Dark house, by which once more I stand Here in the long unlovely street, Doors, where my heart was used to beat So quickly, waiting for a hand,
A hand that can be clasp'd no more— Behold me, for I cannot sleep, And like a guilty thing I creep At earliest morning to the door.
He is not here; but far away The noise of life begins again, And ghastly thro' the drizzling rain On the bald street breaks the blank day.
Tennyson seems to be hanging around the place where his friend lived, which he characterizes as a "dark house" (there's that darkness and light contrast again).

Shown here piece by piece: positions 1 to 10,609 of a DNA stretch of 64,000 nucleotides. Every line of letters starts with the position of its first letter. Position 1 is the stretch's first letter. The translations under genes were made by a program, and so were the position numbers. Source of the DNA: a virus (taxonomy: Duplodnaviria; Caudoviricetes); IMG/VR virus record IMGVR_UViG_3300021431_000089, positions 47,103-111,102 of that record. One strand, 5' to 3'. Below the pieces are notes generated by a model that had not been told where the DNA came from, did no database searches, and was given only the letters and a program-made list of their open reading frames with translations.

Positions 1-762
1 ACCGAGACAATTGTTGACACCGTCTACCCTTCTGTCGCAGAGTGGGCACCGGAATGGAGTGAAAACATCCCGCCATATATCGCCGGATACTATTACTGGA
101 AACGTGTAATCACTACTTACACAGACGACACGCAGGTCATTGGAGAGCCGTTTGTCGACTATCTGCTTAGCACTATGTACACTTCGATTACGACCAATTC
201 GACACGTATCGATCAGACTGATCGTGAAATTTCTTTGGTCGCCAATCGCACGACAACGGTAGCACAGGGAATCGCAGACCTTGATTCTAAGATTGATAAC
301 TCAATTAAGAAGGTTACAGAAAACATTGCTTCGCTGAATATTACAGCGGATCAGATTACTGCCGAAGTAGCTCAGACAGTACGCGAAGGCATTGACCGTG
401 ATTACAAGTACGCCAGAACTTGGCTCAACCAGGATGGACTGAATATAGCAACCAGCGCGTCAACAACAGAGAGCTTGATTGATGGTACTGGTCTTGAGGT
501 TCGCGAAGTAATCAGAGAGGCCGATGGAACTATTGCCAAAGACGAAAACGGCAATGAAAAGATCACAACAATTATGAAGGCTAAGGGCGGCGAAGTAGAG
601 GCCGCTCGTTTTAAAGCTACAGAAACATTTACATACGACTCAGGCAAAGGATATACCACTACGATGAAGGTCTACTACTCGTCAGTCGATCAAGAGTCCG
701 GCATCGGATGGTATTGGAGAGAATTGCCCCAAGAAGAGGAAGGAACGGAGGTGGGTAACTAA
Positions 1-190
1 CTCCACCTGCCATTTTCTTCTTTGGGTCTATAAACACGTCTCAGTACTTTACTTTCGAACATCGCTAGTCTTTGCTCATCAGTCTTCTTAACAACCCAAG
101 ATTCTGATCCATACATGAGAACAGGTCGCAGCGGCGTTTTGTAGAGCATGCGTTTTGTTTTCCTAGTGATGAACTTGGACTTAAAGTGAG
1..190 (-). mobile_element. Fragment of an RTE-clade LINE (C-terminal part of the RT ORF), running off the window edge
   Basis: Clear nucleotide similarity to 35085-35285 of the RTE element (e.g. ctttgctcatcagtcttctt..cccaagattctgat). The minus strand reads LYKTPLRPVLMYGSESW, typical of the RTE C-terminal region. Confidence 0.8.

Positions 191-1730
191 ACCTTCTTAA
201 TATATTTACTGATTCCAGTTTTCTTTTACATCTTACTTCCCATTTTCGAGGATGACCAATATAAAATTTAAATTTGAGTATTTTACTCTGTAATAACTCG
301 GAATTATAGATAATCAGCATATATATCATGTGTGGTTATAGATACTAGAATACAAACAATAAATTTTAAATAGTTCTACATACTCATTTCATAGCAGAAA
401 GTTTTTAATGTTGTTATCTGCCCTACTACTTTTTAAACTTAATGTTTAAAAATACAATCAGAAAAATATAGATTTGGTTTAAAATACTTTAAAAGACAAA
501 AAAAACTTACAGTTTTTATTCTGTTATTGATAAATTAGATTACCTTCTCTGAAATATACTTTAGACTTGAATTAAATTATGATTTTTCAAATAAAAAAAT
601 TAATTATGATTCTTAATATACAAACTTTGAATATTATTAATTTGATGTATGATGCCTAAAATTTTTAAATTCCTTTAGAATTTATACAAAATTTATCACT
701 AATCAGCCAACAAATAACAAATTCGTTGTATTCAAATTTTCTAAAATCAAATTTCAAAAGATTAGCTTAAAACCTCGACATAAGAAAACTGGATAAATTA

He once used to wait at that house for a hand that clasped his, but now he can't sleep and is creeping around the house in the early hours of the morning. That's kind of weird, since Tenny knows his friend is not there anymore.
Even though the neighborhood wakes up around him, the speaker sees the breaking day as "ghastly" and "blank." Plus, it's "drizzling rain," so if the scene can get any more depressing, we're not sure what it would take.